Nearby Pinkerton Aviation also was located in a trailer. "Pinkies" Champs were painted yellow, and some referred to them as the "Yellow Jaundice Airforce". Pinkerton had flown F4U Corsairs in the Pacific theater during WW-2, and had a number of photos of those days were on display in his flight school office.
Amelia and Robin Reid
Vern and I took what was for me the longest flight in a small plane, a weekend trip to Clearlake where we camped under the wing of Pinkies L-2.
Pinkerton 1956 Champion 7EC
Sometime later Vern decided to rent one of these tired old birds and go out to see how high we could get it. I recall at least a one hour climb near Reid Hillview, and we eventually decided that 13,000 feet was about all we were going to get that day. Great fun! Both Amelia and Pinkerton's "flight school on wheels" were located near the current hangar and tie down rows "H" and "I". These schools were near the entrance to the field, which at that time was on Cunningham Avenue. This road was eventually bisected due to additional land purchased to enlarge the airfield. The remaining stubs of this road remain on each side of the field, the east portion becoming the main entrance to RHV.
At this time both Story and Tully roads had stop signs where they intersected with highway 101! Both got over crossings soon after I began flying at Reid's, around 1966 or so.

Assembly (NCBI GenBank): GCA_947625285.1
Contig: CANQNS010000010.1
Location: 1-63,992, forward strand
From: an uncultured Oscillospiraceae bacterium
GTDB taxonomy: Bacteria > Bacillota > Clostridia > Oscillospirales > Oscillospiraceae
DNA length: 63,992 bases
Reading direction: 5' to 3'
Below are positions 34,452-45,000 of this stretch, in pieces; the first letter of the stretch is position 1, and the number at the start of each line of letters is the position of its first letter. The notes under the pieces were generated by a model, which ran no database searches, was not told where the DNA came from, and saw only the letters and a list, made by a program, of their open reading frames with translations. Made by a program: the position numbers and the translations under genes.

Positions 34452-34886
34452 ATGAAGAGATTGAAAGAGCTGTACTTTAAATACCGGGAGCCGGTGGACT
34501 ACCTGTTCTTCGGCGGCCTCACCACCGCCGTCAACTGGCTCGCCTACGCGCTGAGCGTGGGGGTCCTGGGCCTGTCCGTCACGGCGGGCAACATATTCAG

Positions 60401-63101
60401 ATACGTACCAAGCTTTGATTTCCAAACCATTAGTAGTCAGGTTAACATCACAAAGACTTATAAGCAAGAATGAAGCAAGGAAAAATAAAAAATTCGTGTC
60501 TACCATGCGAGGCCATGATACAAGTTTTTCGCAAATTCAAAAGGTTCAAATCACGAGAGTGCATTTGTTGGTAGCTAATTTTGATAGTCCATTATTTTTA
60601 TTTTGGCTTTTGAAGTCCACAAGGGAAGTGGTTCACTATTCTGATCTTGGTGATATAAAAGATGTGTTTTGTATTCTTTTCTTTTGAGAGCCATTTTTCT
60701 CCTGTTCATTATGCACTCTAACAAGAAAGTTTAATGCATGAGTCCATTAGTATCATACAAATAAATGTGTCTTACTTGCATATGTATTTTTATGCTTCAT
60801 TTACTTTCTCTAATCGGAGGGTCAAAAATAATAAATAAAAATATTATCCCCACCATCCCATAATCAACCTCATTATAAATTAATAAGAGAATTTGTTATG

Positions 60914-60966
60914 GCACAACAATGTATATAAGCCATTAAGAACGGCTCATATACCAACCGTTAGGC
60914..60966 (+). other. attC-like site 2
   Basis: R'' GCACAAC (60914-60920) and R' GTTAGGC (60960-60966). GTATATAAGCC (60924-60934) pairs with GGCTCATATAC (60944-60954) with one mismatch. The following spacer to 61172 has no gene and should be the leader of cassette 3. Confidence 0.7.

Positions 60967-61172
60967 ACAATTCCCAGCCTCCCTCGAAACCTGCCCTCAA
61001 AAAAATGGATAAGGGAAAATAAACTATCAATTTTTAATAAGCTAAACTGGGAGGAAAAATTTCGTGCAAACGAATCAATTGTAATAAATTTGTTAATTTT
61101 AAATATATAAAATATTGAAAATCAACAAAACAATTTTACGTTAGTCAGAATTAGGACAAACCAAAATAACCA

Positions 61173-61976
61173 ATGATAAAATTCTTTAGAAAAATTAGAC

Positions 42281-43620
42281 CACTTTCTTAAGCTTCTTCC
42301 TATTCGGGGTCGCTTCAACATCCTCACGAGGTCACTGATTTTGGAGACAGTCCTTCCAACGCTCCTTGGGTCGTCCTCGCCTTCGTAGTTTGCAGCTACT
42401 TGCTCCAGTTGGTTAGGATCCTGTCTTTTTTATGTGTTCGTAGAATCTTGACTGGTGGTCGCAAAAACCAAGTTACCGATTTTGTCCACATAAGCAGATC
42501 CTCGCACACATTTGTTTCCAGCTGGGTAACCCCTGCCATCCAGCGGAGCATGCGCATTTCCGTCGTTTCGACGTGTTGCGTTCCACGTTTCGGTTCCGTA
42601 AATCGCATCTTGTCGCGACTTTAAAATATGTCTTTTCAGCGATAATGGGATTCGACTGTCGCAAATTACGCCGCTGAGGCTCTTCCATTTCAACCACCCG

Aeiral view of Reid Hillview taken in 1975. Note San Jose Speedway, upper left.
Amelia's fleet consisted of a smattering of Champs, Taylorcraft, and maybe a Piper or two as well. Two or three of the aircraft she had on the line in those years are still in use today in the "new" Aerodynamic flight school as I write this. By the way, I remember seeing Robin Reid playing alone in the parking lot while his mom was busy flying with students.
Another memory of Amelia's school; the Piper Apache twin Robin received some of his first multi-engine training with his mom instructing is still tied down there. It was sold some years ago, but the new owner elected to keep it tied down in one of the several spots the school rents out for tie downs. As far as I can see the only “improvements” to this aircraft has been a new pair of cowlings. The plane still has the original paint job it did when Robin was getting his first twin engine training.
Later Amelia hired a flight instructor named Marge Frenzel . Marge was a funny, outspoken, and independent woman with a lot of aviation knowledge. I found out some years later she was one of a number of women that had been trained to fly in WW-2. I learned about this when Marge was given an award at the Aero Club Annual Crystal Eagle Award Dinner held at the Hiller Air Museum in San Carlos. I hadn't seen Marge since the late 1970's. She had been brought there by friends and was in a wheelchair. In spite of the advancing years she still had a sparkle in her eye, and remembered me from the days I worked with Vern when he was Amelia's mechanic before striking out on his own.
Marge Frenzel, among other women military pilots during the war, were known as 'Women Airforce Service Pilots' and were trained to ferry aircraft around the country (and to Europe, ed.) as needed during the war, freeing up more men to fly in actual combat. After the war air racing resumed, and one of the racing categories was for T-6's. Marge later wanted to try her hand racing T-6 Texans during the Cleveland racing years, but was turned down because of her gender. Marge died about 3 years ago.